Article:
How to Prevent Africanization of Foreign Aid to Belarus
Last week Belarusian civil society secured pledges of $120 million from 36 donor states at a fundraising conference in Warsaw. The United States raised its annual aid contribution from $11m to $15m. The European Commission plans to quadruple its aid to $21.5m. Poland said it would double its support to $14m. It is one thing to obtain the money, it another thing to ensure that the money is spent efficiently and minimize abuses.
Many countries in Africa receive billions in foreign aid but people and civil activists see no sign of those funds and continue to live in poverty. The absence of rule of law and transparency in those countries is the main cause of corruption and abuses. Even in a developed democracy such as the United Kingdom corruption scandals take place on a regular basis. Recently, a number of members of the British Parliament had been sanctioned for their submission of false invoices to fraudulently claim expenses from the budget. Media and law enforcement agencies had to intervene to stop these practices.
It is important to avoid “africanization” of Belarusian aid. Belarus is more similar to many African countries than to Britain because of its sultanistic political regime. However, Belarus is different from African countries in another important respect. It is surrounded by three European Union countries and a large portion of Western aid goes to Belarus-related institutions in those countries. It is important to distinguish between two recipients of foreign aid – those operating in the European Union and those based in Belarus. Approaches to controlling efficiency of monetary expenditures should be different for these two situations.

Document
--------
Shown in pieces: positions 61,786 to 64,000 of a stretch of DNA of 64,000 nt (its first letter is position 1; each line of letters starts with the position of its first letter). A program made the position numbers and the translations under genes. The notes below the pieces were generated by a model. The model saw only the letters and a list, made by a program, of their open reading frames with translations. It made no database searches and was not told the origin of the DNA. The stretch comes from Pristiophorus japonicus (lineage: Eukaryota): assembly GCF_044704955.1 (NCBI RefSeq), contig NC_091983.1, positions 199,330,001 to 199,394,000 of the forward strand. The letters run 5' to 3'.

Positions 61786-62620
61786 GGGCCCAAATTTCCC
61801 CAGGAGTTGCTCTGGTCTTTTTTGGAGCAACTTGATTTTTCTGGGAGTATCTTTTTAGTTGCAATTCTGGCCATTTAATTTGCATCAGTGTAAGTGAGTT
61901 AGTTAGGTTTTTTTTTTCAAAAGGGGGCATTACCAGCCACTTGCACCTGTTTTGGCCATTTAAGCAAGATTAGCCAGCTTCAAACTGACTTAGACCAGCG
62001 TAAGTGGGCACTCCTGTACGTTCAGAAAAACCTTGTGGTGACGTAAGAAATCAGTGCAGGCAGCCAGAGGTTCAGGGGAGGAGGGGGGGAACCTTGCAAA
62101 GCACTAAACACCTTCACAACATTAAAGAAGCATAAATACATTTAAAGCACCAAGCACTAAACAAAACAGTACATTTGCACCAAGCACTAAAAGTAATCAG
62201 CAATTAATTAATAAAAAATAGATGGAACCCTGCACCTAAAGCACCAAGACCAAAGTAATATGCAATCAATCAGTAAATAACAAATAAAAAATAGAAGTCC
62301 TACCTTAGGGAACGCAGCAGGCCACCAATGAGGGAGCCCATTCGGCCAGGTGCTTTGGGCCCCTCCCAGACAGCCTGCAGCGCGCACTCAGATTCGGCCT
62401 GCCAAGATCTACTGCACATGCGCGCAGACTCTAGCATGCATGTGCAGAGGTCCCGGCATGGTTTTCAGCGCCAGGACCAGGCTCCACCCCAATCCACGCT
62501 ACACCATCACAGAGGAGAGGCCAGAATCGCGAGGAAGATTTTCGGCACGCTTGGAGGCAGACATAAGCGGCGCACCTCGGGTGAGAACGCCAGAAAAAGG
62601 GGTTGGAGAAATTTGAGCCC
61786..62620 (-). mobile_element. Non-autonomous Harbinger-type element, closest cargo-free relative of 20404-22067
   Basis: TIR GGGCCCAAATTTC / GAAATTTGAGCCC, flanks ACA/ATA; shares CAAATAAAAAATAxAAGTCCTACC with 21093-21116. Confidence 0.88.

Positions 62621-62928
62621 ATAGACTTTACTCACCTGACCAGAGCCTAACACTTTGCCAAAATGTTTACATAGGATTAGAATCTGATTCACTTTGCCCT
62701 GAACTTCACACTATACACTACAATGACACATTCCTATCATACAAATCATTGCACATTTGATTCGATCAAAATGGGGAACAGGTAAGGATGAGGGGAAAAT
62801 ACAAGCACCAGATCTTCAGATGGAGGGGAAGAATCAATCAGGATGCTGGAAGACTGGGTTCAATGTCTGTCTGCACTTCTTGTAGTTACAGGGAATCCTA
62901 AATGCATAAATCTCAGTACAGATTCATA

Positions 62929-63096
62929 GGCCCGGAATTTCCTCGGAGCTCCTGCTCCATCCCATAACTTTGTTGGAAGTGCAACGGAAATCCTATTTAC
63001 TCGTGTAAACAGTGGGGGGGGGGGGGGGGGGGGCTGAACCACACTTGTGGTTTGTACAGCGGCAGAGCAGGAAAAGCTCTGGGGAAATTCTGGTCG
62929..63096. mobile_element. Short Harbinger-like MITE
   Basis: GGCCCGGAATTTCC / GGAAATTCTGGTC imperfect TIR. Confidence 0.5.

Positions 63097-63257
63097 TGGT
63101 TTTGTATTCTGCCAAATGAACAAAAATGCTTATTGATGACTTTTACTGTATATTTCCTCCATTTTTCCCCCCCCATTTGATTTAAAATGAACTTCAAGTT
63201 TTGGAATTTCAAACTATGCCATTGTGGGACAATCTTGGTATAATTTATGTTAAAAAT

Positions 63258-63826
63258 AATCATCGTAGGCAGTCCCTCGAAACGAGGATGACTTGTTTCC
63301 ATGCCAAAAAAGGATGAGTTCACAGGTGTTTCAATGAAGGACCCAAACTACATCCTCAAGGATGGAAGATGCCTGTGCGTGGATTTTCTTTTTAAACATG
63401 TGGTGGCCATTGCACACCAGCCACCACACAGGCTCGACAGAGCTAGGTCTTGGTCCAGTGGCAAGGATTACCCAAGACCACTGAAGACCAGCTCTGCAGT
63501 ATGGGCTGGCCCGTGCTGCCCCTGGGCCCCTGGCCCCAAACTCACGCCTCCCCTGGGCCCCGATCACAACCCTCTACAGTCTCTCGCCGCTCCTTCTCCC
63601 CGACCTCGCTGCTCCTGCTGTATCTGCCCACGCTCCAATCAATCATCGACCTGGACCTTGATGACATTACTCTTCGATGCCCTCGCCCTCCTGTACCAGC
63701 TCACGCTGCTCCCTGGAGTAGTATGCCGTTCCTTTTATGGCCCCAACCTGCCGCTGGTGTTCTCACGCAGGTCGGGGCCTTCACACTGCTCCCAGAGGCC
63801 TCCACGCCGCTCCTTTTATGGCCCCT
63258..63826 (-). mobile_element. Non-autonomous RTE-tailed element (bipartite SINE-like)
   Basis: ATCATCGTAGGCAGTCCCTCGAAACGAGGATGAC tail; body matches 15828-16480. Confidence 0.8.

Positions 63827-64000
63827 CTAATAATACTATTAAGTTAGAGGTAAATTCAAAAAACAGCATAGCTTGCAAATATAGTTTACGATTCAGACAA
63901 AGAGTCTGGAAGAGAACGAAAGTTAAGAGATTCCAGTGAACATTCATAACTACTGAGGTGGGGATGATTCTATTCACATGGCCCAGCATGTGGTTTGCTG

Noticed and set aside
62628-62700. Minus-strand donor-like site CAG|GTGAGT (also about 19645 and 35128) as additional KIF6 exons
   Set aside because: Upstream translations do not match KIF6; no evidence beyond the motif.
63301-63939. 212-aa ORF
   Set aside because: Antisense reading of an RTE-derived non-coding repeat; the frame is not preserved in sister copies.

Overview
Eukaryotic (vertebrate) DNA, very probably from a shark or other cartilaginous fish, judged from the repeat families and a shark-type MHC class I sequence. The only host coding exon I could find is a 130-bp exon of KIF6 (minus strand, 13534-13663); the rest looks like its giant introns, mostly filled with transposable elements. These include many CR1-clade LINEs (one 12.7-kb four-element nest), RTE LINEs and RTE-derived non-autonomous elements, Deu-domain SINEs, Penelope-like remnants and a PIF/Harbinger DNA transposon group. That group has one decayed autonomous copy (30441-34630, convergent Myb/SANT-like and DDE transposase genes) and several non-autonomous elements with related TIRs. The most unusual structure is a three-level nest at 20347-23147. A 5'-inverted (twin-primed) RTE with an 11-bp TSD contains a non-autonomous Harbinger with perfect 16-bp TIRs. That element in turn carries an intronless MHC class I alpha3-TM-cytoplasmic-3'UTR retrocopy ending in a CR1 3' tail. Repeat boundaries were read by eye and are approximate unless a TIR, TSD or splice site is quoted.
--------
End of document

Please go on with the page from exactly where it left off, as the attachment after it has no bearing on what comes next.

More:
Recipients in the European Union
It appears that the largest recipients of Belarus foreign aid in the European Union are the European Humanities University (EHU), Belsat, and the European Radio for Belarus. Monitoring efficiency in such institutions is relatively straightforward because they are located in democratic countries. They should publish regular reports showing how they spend donors’ money and the effect of their activities on Belarus. For media projects, the effect can be measured by the growing number of their audience. It is important to make sure that the media do not preach only to those who are already converted but also reach out to the apolitical majority of Belarusians.
For educational projects such as the EHU, the measure of efficiency should be similar to benchmarks used foe any other European universities. The only caveat is that the main target of their efforts should be Belarus. Success can be measured by the number of publications of their teaching stuff, the number of students from Belarus and their career choices following graduation and several years thereafter. Monitoring whether the students return to Belarus or remain engaged in working on Belarus-related topics is crucial. As with other universities, information about publications of teaching staff, student and scholarly projects should be available on Internet.